I started reviewing in the last post details from the publication of the three-year milestone outcomes for a clinical study on treating degenerative disc disease with BMC.
The details concerning the patient demographics, and how patients were enrolled in the study are described in the first-year milestone publication by Pettine, et al. (2015). The salient points are that all patients were seen for lower back pain, and subsequently had failed conservative treatment for a minimum of three to six months. Patients meeting these criteria, and other exclusion/inclusion criteria, were provided with an option to receive an autologous BMC injection into the pathologic disc(s), or undergo spinal fusion/artificial disc replacement.
As reported in the first-year milestone publication, the BMC preparations on which analysis was performed had an average total of 121 x 106 nucleated cells/mL in the injectate. These preps also had an average of 2,713 CFU-F colonies/mL in the injectate. CFU-F stands for colony forming unit-fibroblast and is considered to be a biomarker estimate of the MSC content. Eight of 20 patients who had had an MRI of the pathologic disc at one-year showed an improved level of hydration of the pathologic disc(s), such that a blinded reader indicated that according to the modified Pfirrmann score (a multi-factor assessment of disc health) these patients showed an improvement of a single grade (i.e., a lower score). Perhaps equally as important was the fact that none of the other 12 patients showed a degradation in disc status sufficient to increase their Pfirrmann score.
The availability in the clinical study of an estimate of the MSC content for the BMC injectates in the study, along with the clinical outcome metrics of Visual Analog Score (VAS) and Oswestry Disability Index (ODI) created an opportunity to look for correlations between MSC content and improvement in VAS and/or ODI. As reported in the first-year milestone paper, there was an obvious correlation between percent improvement in VAS and ODI and the concentration level of MSCs in the injectate. In fact, a level of 2,000 CFU-F/mL of injectate emerged as a useful breakpoint for tracking clinical outcomes over three years. When this breakpoint was examined in the first-year milestone paper, there seemed to be a somewhat faster improvement in VAS and ODI for patients receiving >2,000 CFU-F/mL at earlier time points (3 and 6 months) compared to the patients receiving <2,000 CFU-F. However, regardless of the number of CFU-Fs a patient received, the majority of improvement was achieved between three and six months post-injection.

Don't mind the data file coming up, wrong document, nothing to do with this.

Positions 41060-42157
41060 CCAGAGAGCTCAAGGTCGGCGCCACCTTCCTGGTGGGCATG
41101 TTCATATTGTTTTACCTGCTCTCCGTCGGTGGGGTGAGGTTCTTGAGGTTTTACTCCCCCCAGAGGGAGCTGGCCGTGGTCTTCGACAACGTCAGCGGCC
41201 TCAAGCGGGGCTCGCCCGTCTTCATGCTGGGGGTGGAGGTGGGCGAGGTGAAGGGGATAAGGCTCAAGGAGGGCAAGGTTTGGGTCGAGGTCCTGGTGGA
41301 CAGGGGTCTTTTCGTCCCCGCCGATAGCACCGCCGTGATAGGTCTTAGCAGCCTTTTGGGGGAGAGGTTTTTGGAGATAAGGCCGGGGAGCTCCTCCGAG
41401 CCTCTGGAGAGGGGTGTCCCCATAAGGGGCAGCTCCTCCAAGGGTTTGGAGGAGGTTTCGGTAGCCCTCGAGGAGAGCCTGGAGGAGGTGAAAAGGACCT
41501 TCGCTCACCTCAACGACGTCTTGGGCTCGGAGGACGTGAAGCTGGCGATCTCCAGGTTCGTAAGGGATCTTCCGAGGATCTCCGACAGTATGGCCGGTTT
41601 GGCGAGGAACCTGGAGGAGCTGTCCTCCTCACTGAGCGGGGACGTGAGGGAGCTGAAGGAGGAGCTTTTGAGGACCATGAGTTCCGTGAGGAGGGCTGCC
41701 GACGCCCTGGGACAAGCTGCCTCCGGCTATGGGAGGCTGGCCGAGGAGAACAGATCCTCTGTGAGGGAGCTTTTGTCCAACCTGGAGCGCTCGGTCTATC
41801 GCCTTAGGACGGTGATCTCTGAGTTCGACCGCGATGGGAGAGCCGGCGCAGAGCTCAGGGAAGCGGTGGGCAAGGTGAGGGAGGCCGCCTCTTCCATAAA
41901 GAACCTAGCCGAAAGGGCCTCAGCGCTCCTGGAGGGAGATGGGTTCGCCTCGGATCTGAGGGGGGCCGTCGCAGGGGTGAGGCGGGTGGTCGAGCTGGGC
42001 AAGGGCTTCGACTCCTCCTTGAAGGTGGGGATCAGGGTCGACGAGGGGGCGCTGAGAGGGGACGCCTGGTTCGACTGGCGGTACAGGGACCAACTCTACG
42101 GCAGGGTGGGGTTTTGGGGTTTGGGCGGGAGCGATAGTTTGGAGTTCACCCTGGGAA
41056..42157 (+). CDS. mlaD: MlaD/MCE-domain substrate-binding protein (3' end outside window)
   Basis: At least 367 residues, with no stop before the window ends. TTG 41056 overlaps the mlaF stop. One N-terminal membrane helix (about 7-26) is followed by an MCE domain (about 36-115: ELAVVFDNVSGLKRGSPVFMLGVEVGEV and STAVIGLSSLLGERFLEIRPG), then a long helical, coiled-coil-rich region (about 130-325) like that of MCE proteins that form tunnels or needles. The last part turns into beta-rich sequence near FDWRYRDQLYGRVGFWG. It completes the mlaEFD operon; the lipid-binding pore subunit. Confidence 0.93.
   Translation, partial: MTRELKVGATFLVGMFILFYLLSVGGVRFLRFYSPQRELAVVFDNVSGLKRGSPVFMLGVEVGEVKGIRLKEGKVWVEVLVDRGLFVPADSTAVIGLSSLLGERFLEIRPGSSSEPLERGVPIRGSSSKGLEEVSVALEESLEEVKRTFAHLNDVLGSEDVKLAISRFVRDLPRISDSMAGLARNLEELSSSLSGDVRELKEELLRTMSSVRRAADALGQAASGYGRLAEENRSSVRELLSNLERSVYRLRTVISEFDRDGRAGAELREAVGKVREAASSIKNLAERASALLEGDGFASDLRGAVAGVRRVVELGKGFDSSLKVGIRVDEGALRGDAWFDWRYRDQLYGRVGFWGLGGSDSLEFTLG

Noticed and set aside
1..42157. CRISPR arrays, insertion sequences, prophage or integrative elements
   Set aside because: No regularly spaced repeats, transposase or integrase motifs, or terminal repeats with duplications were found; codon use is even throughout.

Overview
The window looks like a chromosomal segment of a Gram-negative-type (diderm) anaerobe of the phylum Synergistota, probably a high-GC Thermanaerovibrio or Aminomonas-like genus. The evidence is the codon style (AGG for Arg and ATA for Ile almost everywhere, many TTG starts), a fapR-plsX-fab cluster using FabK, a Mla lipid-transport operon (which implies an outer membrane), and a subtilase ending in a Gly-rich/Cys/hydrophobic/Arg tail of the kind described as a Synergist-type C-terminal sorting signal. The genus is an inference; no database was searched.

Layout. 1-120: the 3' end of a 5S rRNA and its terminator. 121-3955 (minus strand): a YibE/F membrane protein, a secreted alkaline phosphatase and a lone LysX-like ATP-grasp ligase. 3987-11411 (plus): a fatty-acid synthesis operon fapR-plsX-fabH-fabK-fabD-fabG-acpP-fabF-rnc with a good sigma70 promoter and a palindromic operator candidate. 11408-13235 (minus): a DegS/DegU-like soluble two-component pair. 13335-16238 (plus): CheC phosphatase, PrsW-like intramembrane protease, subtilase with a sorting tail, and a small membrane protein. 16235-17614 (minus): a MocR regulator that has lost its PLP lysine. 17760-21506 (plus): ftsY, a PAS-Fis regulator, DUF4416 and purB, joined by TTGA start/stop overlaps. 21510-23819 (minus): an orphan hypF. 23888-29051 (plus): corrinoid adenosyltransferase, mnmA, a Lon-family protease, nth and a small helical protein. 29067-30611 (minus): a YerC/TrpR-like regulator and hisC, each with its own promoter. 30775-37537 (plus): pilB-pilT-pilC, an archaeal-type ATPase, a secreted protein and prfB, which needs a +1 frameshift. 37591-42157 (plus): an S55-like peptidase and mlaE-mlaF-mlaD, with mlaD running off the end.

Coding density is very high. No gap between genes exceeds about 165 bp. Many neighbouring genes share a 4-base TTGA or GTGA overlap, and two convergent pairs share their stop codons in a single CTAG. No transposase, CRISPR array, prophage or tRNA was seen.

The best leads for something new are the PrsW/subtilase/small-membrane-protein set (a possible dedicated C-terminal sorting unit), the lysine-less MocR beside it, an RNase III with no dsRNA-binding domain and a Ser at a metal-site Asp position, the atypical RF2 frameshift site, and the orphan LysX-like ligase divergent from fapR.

Out of 26 patients at the start of the study, two patients elected to have surgery within the first 12 months, so 24 of 26 patients remained active at 12 months. Another three patients progressed to surgery between 12 and 24 months, while one patient opted for surgery between 24 and 36 months. Thus, over the three-year period 77% of the patients initially receiving BMC injections into their pathologic discs remained in the study. Of particular interest to me is the fact that three of the six surgical patients were treated at a single level, while the other three had two levels injected. I was surprised at this result, since I would have expected patients with two-level pathology to be at a higher risk of surgical progression, since, after all, they have twice the chance for a disc to become painful again. What this suggests is that treating two adjacent pathologic discs with BMC might provide a synergistic benefit, thereby reducing the potential for return of pain to either disc. So, my original concern about including patients with 2-level disc pathology in the clinical study proved to be unfounded.
I will finish up my review of the three-year milestone publication in the next post.